Single eyes on covers have been drawing my notice lately. I don't mean the half-faces that are legion, I mean the disembodied eyes, the eyes without the rest of the face, often just floating in mid-air. It can give a pretty creepy effect. I've collected a few below. All synopses are from Worldcat and links lead to Goodreads.
172 Hours on the Moon by Johan Harstad: In 2019, teens Mia, Antoine, and Midori are selected by lottery to join experienced astronauts on a NASA mission to the once top-secret moon base, DARLAH 2, while in a Florida nursing home, a former astronaut struggles to warn someone of the terrible danger there. Kelly reviewed this title earlier in the year.
The Diviners by Libba Bray: Seventeen-year-old Evie O'Neill is thrilled when she is exiled from small-town Ohio to New York City in 1926, even when a rash of occult-based murders thrusts Evie and her uncle, curator of The Museum of American Folklore, Superstition, and the Occult, into the thick of the investigation.
Num8ers by Rachel Ward: Fifteen-year-old Jem knows when she looks at someone the exact date they will die, so she avoids relationships and tries to keep out of the way, but when she meets a boy named Spider and they plan a day out together, they become more involved than either of them had planned. I reviewed this one last year. The book's sequels, The Chaos and Infinity, both feature a similar single eye.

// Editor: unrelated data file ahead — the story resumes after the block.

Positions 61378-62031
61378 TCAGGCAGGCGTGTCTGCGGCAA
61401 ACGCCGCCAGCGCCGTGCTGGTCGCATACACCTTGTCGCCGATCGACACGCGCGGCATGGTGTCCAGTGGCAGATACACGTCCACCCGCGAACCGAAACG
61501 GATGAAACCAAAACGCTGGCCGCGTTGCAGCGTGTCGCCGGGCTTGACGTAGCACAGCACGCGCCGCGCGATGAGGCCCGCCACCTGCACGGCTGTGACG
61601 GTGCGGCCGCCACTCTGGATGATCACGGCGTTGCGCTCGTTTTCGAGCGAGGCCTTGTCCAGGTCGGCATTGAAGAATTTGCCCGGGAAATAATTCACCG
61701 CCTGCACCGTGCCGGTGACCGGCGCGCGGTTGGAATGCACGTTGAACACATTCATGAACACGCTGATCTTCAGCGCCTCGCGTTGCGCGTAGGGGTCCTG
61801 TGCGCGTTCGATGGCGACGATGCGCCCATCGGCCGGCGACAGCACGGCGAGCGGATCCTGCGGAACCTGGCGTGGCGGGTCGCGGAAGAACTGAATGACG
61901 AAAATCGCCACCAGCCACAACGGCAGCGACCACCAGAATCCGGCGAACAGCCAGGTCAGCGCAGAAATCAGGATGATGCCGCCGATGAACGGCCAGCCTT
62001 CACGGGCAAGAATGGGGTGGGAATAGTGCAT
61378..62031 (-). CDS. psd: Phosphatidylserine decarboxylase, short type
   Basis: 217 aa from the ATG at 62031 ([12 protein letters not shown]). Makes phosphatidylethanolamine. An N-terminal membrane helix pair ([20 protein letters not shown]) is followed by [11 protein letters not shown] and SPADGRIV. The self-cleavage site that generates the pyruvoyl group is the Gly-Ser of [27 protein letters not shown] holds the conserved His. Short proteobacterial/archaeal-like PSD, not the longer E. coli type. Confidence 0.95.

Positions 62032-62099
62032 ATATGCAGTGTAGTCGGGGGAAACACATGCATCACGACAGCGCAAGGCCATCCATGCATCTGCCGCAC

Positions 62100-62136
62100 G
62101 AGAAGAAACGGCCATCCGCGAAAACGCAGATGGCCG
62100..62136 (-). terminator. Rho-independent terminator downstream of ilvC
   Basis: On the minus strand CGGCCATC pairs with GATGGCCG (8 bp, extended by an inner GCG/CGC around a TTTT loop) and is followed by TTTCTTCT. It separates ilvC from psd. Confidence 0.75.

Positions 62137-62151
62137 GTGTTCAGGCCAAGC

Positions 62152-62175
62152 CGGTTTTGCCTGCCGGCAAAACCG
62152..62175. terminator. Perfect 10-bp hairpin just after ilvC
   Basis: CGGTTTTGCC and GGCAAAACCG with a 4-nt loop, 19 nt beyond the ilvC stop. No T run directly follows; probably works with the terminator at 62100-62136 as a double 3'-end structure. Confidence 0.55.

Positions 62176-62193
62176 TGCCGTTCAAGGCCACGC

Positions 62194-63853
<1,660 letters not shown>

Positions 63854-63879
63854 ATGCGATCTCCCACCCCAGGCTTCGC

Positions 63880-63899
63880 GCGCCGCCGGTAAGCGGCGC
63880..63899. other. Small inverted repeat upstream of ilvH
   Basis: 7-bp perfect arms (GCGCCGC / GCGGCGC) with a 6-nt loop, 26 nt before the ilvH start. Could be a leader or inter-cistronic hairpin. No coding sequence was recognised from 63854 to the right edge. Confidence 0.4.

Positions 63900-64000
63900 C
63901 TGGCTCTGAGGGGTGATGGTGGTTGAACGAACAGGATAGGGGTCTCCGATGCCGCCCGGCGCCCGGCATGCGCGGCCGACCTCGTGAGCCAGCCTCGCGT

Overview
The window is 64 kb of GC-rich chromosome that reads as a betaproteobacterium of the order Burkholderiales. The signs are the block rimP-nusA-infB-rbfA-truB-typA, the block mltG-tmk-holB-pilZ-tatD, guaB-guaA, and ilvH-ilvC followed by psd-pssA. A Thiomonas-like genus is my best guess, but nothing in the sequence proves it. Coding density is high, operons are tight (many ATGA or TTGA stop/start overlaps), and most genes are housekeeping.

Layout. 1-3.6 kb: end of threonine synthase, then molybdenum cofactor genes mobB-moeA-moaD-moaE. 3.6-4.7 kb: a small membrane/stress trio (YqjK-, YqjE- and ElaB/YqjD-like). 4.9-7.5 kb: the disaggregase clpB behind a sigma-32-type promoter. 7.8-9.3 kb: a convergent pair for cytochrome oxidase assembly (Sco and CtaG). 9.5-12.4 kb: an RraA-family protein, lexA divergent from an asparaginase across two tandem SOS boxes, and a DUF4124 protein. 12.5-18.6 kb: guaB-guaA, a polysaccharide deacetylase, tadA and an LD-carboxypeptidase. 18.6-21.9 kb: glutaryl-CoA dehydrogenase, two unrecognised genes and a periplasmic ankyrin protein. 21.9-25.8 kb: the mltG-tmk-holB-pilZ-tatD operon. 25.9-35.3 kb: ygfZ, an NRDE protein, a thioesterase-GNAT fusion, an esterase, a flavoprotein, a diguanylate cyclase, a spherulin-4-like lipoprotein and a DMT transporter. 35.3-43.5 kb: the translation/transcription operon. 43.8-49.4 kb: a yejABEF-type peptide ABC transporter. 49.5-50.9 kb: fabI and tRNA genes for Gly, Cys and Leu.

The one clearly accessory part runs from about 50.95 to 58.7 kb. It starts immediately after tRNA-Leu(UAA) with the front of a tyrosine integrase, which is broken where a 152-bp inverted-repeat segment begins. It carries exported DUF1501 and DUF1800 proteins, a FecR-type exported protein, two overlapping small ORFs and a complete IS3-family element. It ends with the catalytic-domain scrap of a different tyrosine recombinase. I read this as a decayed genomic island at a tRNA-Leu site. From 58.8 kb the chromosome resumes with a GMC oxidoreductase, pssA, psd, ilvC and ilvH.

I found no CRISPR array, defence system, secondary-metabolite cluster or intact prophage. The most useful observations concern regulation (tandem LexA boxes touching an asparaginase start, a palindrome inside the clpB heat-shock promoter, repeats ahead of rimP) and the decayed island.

Shatter Me series by Tahereh Mafi: Ostracized or incarcerated her whole life, seventeen-year-old Juliette is freed on the condition that she use her horrific abilities in support of The Reestablishment, a postapocalyptic dictatorship, but Adam, the only person ever to show her affection, offers hope of a better future.
The few below aren't images of disembodied eyes, but they bring us a close-up that shows us something reflected within it, which I think is pretty neat.
Blind Spot by Laura Ellen: Tricia Farni was last seen alive the night she fought with Roswell Hart--a night Roz can't remember. Can Roz piece together the events of that night, despite the eye disease that robs her of most of her vision, in order to clear her name and find a murderer?
Crash by Lisa McMann: Sixteen-year-old Jules, whose family owns an Italian restaurant and has a history of mental illness, starts seeing a recurring vision about a rival restaurant, a truck crash, and forbidden love.
13 to Life by Shannon Delany: Jessica Gillmansen, a high school junior, is hiding information about her mother's death when she meets Pietr Rusakova, a new student with a family secret of his own, and the two bond as she investigates local news stories about werewolves and the Russian mafia. All of the books in this series feature a similar take on this design, although not all of them have something reflected in the eye.
What notable covers have I missed?